Making Open Work
May 8–9, 2017: Training & Tutorials
May 10–11, 2017: Conference
Austin, TX

Open source AI at AWS and Apache MXNet

Adrian Cockcroft (Amazon Web Services)
11:00am11:40am Thursday, May 11, 2017
Location: Meeting Room 14 (Sponsored)
Average rating: ****.
(4.33, 3 ratings)

What you'll learn

  • Learn why AWS decided to concentrate investment in MXNet


A wide variety of open source frameworks and tools support artificial intelligence and deep learning. Adrian Cockcroft explains how AWS has packaged a number of them—including deep learning frameworks such as Caffe, CNTK, Keras, MXNet, TensorFlow, Theano, and Torch and supporting tools like Jupyter and Anaconda—into an Amazon Machine Image with optimized GPU support. (Amazon committers also contribute to key technologies, including Linux, Xen, and many of the Apache Hadoop related projects.)

AWS decided to concentrate investment in MXNet and working with the other contributors, sponsored the project into the Apache incubator process. Adrian discusses why AWS picked Apache MXNet, explores the main features of the project, and provides a project status update.

This session is sponsored by AWS.

Photo of Adrian Cockcroft

Adrian Cockcroft

Amazon Web Services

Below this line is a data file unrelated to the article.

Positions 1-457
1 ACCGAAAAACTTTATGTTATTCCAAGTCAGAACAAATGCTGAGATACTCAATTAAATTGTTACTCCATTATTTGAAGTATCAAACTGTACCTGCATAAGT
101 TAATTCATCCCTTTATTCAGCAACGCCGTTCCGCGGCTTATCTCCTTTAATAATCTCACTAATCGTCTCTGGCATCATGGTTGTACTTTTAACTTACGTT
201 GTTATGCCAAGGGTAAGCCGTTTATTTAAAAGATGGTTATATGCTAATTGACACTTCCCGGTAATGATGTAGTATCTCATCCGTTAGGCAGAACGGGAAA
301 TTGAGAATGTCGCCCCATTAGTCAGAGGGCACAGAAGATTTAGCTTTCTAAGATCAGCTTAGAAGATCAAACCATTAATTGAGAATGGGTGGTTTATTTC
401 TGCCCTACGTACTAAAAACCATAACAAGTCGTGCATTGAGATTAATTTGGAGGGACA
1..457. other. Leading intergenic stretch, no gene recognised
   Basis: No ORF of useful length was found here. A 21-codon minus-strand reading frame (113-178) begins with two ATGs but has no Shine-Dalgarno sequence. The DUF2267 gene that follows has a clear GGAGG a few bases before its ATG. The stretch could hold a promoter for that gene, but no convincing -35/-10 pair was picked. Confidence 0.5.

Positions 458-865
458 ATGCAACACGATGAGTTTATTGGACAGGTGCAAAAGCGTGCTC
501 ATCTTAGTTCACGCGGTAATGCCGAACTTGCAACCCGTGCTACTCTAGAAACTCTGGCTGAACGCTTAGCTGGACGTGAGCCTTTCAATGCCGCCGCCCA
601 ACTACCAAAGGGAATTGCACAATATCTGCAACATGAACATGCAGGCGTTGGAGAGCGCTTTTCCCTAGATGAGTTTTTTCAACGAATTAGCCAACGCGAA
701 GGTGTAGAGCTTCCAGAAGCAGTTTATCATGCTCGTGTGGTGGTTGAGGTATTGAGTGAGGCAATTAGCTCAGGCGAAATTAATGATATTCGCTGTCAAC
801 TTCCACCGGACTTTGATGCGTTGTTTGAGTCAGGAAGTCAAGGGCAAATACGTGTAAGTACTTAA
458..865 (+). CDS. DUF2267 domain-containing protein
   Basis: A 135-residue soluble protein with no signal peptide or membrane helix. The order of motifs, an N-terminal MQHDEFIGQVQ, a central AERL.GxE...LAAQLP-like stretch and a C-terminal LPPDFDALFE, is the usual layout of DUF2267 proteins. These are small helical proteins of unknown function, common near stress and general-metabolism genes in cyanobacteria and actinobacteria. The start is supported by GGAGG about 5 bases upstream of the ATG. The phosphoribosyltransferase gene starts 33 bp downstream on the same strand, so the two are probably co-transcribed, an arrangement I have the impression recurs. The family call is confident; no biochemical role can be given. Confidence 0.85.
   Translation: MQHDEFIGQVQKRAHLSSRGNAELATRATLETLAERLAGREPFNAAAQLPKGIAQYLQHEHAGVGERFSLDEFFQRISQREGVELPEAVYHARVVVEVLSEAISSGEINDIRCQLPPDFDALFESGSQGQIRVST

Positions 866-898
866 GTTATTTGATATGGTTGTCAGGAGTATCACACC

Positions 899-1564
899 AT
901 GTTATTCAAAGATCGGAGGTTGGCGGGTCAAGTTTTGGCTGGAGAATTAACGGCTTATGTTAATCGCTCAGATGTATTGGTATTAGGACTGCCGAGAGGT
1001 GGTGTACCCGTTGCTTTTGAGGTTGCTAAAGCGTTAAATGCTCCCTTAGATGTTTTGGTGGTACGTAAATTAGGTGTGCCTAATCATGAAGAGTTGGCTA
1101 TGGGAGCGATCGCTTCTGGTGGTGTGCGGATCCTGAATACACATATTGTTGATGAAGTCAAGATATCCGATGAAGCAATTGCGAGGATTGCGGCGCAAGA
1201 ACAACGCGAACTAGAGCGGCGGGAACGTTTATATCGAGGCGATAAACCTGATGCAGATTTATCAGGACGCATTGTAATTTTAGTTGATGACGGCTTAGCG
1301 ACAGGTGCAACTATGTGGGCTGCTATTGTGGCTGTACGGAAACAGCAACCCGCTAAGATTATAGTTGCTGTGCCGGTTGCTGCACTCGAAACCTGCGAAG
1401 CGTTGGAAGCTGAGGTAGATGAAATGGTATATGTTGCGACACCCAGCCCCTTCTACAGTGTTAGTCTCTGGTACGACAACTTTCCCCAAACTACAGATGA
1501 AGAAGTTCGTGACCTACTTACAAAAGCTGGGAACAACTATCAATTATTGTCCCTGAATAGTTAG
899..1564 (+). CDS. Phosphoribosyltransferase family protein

Adrian Cockcroft is vice president of cloud architecture strategy at Amazon Web Services, where he focuses on the needs of cloud native and all-in customers and leads the AWS open source community development program. Adrian has had a long career working at the leading edge of technology and is fascinated by what happens next. Previously he was a developer in the UK; worked at Sun Microsystems; was a founding member of eBay Research Labs; directed a team working on personalizing algorithms, served as a cloud architect, helped teams scale and migrate to AWS, and led the open source program at Netflix; and promoted new ideas around DevOps, microservices, the cloud, and containers at Battery Ventures. He’s also written four books, including Sun Performance and Tuning from Prentice Hall. Adrian holds a degree in applied physics from City, University of London.